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What Independent Retailers Can Learn from Marketplaces

author Bolt Team

Bolt Team

Why the “Checkout as Guest” Button Is Holding You Back
Ecommerce Customer Expectations: Understanding Shopper 2.0

Shopper 2.0 is what we call today’s online consumer. And let’s face it, Shopper 2.0 is demanding.

These ecommerce customers have high expectations. They’re used to simple one-click checkouts and speedy free shipping from mega marketplaces that have cookied and recognize all of their browsers, know their credit card and shipping data, and have years of purchasing behavior available.

Shopper 2.0 expects that same seamless experience from all brands. These shoppers will abandon their carts when faced with any inconvenience—required account registration, surprise fees, long shipping times, etc.

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Eliminate Roadblocks and Retain Customers

Mega marketplaces such as Amazon and Alibaba successfully meet these ecommerce customer expectations through a combination of selection and convenience. That’s great for them, and to a lesser degree, for their customers. However, it creates a huge challenge for brands.

Even brands that elect not to offer their wares on these marketplaces still suffer from the same problems as brands that have embraced them. This is because it is nearly impossible for brands to prevent third parties from offering their products in both new and used conditions. Customers will continue to defect from brand stores to marketplaces as long as marketplaces provide more convenience.

Disintermediation

Possibly the biggest problem is that marketplaces dis-intermediate the shopping experience between the brands and their customers. Brands are unable to know their customers, customize their experiences, or excel in post-purchase experiences . . . essentially, disintermediation makes it impossible for brands to fulfill their brand promise to customers.

Marketplaces cut brands out of their own product-brand relationships.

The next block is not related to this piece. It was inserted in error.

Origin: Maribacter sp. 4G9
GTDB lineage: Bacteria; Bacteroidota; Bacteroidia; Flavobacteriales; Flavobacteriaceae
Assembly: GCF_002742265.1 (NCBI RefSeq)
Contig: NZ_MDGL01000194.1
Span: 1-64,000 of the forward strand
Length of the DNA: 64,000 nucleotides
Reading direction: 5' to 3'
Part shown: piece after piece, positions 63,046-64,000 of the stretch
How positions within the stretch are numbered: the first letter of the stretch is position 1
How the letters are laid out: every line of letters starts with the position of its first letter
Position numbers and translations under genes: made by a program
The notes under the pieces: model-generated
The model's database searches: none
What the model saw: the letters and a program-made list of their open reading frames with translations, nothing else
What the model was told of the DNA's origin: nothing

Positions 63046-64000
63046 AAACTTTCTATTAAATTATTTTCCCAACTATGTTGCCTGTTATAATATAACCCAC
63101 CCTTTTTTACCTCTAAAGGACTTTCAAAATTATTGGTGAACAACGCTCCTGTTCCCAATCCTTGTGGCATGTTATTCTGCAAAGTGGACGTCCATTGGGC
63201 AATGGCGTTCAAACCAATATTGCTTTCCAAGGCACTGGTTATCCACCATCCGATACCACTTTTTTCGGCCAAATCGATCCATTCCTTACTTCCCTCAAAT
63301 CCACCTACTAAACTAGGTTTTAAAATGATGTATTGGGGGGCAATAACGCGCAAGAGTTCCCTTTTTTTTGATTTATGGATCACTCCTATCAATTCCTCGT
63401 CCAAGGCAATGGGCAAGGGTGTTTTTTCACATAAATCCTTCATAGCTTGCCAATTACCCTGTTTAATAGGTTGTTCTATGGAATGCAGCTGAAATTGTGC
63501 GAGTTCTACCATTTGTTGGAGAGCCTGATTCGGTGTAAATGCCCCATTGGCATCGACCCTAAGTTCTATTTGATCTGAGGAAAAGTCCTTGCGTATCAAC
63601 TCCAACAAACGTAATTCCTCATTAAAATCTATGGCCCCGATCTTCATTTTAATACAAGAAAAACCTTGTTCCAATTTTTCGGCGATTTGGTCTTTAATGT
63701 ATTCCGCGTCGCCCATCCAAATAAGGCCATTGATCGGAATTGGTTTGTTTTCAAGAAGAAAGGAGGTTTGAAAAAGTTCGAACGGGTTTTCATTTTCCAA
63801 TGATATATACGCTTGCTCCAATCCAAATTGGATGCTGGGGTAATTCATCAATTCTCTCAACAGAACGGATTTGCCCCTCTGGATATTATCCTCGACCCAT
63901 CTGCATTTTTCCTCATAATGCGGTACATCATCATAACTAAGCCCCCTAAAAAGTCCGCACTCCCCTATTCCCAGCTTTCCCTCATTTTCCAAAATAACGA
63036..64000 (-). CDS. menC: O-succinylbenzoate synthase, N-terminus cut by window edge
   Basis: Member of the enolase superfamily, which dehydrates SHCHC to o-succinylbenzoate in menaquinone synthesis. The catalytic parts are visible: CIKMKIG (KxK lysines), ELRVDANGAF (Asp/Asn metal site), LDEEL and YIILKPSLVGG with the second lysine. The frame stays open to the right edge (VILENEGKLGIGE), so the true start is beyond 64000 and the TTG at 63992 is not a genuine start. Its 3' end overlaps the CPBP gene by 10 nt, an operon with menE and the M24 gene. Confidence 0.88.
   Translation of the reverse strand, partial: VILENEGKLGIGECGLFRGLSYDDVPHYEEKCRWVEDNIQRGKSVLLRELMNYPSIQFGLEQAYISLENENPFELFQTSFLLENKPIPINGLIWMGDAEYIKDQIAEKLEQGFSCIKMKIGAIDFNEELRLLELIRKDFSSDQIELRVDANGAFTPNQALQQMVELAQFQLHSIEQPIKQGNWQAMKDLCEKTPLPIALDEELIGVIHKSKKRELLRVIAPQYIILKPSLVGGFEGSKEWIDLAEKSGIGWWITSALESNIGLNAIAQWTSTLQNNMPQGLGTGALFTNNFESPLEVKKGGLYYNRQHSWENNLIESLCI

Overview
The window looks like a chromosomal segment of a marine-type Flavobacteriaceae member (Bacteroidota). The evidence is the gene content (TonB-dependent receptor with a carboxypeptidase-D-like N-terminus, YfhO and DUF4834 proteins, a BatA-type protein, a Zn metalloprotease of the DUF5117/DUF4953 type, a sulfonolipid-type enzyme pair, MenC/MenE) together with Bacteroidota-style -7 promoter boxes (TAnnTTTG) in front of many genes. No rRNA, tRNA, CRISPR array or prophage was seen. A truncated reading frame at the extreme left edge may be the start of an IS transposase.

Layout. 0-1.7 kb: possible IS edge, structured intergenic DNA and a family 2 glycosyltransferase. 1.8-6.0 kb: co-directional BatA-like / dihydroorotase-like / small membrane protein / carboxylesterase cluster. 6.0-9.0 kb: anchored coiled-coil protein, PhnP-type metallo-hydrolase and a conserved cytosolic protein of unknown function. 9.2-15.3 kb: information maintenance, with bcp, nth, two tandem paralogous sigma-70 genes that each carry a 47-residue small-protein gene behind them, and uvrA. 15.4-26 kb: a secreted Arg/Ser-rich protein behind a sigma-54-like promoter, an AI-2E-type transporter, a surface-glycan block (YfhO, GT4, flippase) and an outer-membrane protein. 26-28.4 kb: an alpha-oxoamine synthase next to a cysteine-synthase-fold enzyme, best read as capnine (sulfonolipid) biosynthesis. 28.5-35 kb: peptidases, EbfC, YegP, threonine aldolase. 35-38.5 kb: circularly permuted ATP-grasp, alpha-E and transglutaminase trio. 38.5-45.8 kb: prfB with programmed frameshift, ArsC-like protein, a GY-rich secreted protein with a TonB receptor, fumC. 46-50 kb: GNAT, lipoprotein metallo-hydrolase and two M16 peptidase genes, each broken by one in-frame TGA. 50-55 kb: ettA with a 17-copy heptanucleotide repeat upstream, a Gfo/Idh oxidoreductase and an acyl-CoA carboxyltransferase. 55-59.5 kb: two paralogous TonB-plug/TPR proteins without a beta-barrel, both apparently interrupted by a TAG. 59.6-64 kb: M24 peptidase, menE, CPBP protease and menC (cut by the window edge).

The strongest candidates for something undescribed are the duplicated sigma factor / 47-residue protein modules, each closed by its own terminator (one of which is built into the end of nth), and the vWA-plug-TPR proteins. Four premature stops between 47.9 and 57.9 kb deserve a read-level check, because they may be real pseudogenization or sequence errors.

Commoditization

By their very nature, marketplaces create and promote the commoditization of every customer segment that they serve. Selections are instantly sortable by price, feature, and style. The fulfillment process is identical no matter what brand is selected.

The opportunity to convey brand essence, specialization, and expertise is lost. Brands are forced to promote their products in the same templatized format, making it nearly impossible to convey any meaningful differentiation beyond basic specs and pricing.

Even worse, customization and personalization opportunities are in the hands of the marketplaces—not the brands. So, the customer experience doesn’t meaningfully change as they move from product to product or brand to brand.

The structures that make marketplaces so appealing and meet ecommerce customer expectations leave no opportunity for brands to distinguish themselves.

Unfair Competition

Furthermore, marketplaces are jumping into the private label game in a big way, further commoditizing those product categories that they choose to enter.

The marketplace, not the brands, has access to the complete data set across brands. They can easily compare brands and data points to uncover which features are important, where the pricing sweet spot exists, and how customers conducted their search. This allows them to precisely calibrate their market entries to gain maximum profits from incumbent brands. Because the marketplaces are so diversified, there is little downside for the marketplace if their private label triggers a price war that dooms profit margins across the entire product category far into the future.

The more brands participate in the marketplaces, the more information they give away to their competitors.

To compete, brands need a viable alternative that meets Shopper 2.0’s expectations as readily as the marketplaces do.

Improving Checkout: The Key to Meeting Ecommerce Customer Expectations

You don’t want to be like the marketplaces, but you have to meet these ecommerce customer expectations to continue to drive transactions. The good news: you don’t have to sell your products through mega marketplaces to make this happen. The better news: you don’t have to offer guest checkout either—you just need to provide Shopper 2.0 with a superior checkout experience.

Now, we understand that offering guest checkout seems like a simple answer. According to the National Retail Federation, 48% of brands have seen an increase in conversions by offering guest checkout. But part 3 of our blog series explains why this anonymization has more negative impacts than you realize.

FREE EBOOK

Want to know all the secrets to improving online shopping customer experiences?

Download our ebook: Transform Guest Checkout into a Member Experience with Identity-Powered Commerce

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